difficulty processing information). Most patients also show an array of autonomic, im-
mune, and endocrine symptoms; as well as pain.7 The illness is recognized by the World
Health Organisation (WHO) since 1969.8
ME/CFS is not a socially transmitted illness, nor is it limited to western societies. The
illness has been found in all places where it has been looked for: all social groups, all
ethnic minorities, and all geographical regions.9-14 Studies show that ME/CFS often is
severely debilitating,15-19 which is also acknowledged by clinicians and scientists working
with this group of patients.20 The illness has an alarming tendency to become chronic,21,22
although the prognosis for children and adolescents seems to be better.23,24 In 70–80 per-
cent of the cases, the illness is triggered by an infection.25-28 However, there are other
triggers, and the onset may also be gradual.29 It is well documented that some pathogens
carry a high risk for developing ME/CFS, for example Epstein–Barr virus.30-34
Physiological abnormalities have been reported in a number of studies, but there is a
difference of opinion about the significance of the findings and there is no clear under-
standing of the pathology. Some examples of findings that might provide valuable clues
to what is going on are functional, chemical, and structural abnormalities in brain
scans,35-42 impaired NK cell cytotoxicity,43 signs of autonomic44 and mitochondrial dys-
function,45-47 and an unknown, soluble factor in the blood serum of patients that has
affected the results of several studies.48-52 Physiological abnormalities and impaired cog-
nitive performance have also been observed after exertion, which suggests that PEM is
an objective phenomenon.53-58
The controversy surrounding ME/CFS has mostly been about a treatment model, which
is based on the assumption that the illness is perpetuated by unhelpful beliefs and de-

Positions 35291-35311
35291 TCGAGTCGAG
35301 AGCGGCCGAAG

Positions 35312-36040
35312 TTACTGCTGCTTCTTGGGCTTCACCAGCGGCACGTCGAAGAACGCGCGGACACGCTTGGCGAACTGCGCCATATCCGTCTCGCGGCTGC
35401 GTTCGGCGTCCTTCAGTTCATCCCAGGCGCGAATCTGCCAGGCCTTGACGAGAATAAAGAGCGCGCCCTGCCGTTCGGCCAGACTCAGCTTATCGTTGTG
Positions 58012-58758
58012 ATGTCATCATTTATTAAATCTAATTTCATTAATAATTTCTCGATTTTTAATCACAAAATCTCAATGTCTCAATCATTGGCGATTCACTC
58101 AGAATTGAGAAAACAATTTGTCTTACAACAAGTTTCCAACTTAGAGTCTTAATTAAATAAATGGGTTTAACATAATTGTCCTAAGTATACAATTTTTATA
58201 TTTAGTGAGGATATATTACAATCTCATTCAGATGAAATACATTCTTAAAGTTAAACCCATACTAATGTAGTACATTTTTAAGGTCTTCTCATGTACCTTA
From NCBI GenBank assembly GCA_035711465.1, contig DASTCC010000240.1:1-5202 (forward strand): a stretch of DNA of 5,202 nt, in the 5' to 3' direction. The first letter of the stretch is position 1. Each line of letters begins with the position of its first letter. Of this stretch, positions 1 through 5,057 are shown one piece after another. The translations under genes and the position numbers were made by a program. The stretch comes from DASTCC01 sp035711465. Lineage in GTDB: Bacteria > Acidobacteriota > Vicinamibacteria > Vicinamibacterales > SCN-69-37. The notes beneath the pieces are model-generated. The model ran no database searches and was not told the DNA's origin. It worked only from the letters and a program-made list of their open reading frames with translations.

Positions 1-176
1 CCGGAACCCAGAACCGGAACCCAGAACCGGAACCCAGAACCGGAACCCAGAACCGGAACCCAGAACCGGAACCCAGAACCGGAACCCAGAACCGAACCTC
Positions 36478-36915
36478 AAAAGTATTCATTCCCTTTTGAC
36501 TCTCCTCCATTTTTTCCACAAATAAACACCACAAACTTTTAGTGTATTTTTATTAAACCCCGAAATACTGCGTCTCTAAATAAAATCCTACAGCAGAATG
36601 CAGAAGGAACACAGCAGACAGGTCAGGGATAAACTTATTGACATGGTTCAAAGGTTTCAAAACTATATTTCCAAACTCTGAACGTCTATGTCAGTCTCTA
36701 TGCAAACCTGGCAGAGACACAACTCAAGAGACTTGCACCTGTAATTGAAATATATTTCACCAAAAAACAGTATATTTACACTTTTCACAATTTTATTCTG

conditioning. The model has been tested in a number of treatment studies, which have
shown modest improvements in subjective outcomes.59 However, the results are dismis-
sed by many researchers, as no improvement has been demonstrated in objective out-
comes and the treatment effects do not exceed what could be expected from systematic
bias.60-63 A recent review concluded that there is little scientific support for the model.64
There has also been a difference of opinion about the diagnostic criteria. British psychi-
atrists tried to redefine ME/CFS as idiopathic chronic fatigue,65 a proposition that has
been dismissed by other scientists.66 There is some uncertainty about how a distinct clin-
ical entity should best be defined, and several different diagnostic criteria have been
proposed.67 However, this uncertainty does not invalidate the phenomenon ME/CFS.
It is not acceptable to refer patients with ME/CFS to the Swedish primary care, where
many GPs openly question the legitimacy of the diagnosis.3,68 Granted, there is no spe-
cific treatment available, but the patients still need a thorough diagnosis, symptom relief
and supportive care.69-71 A recent report published by the Swedish Agency for Health
Technology Assessment and Assessment of Social Services (SBU) concluded that this can
best be accomplished by specialist clinics,72 which so far only are available in a few pla-
ces. The Swedish Counties must take a greater responsibility for this group of patients
and provide specialized care. ME/CFS exists and the problem will not disappear.